“What on Earth is a Mesh Network?”
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Admittedly, everything I know about these little guys from GoTenna comes from studying about them for writing Tahoma’s Hammer. The first time I ever saw one was the day Cliff—The Urban Prepper on YouTube—interviewed me. He brought some out to the real “The West Sound Sportsman’s Club” [Have you seen my webpage dedicated to it, yet?] and took some photos of them as part of his video series on them.
They operate near the 900 MHz range, meaning the bands are slightly different in Europe and North America. What this means to you non-HAMs is that they’re similar to cordless phones and don’t need any special licensing. As GoTenna progresses, the pods’ capabilities get better with time. They currently claim a nominal battery time of 24 hours, and run for about $180 for a pair.
“Why do I want one,” you ask? Quite simply, they make your cell phone more than a paperweight in a grid-down scenario. In the modern here-and-now, hikers have been using these things for years. They’ll strap one to their back-pack and be able to text each other miles from any nearby towers, unphased by the peaks of hills between them and the nearest signal. And not just text—they can look at each other’s GPS location on a map. And their little network is private, set-up ahead of time, so that other nearby hikers with a pod would need to ask to join.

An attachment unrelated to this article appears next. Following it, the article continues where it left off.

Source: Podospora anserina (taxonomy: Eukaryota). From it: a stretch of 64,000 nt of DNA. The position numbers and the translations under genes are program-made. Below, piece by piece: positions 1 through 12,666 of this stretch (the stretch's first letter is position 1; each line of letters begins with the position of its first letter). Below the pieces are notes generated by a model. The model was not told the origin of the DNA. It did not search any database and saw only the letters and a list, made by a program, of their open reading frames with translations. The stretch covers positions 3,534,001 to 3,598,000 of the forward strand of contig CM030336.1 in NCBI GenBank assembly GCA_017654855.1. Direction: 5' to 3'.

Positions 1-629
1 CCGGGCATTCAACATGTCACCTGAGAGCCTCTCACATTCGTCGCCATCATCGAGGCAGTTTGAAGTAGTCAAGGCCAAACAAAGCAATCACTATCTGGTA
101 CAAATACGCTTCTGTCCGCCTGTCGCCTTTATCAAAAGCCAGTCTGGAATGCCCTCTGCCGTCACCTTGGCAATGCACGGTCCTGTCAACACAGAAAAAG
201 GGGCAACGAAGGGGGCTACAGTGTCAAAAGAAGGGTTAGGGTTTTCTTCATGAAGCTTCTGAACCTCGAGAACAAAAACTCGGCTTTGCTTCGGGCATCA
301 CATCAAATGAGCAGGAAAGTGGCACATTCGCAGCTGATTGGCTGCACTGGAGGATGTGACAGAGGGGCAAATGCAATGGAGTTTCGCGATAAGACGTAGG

“But I don’t go hiking. You know…sciatica…” Okay, let your imagination guide you. Want to ensure you and the grand-kids can still reach each other at Disneyland? Establish your own mesh network. Get it? And like I used in the books, they’ll be invaluable in a tactical situation. The military calls any advantage over your enemy a “force multiplier”. Imagine sending text and position information seconds before the operation begins when the other guy can’t.
In this particular video in Cliff’s series, he suspends a pod from a drone and conducts real-time range testing, verifying that they would indeed get a few, good miles of range with some decent height. After a collapse event, you could be they person that enables the town’s bartering tables to talk to each other in real time, or even just save people the trip to town when bartering wasn’t happening that day. CLICK HERE to see his full video review on the pods.
Lastly, these pods are able to be modified to take a small DC trickle converter and solar panel, meaning you can leave them up on tower, roof-peak, or tree for weeks-on-end—maybe longer. I haven’t done that myself and lack the experience to write about it at this time.
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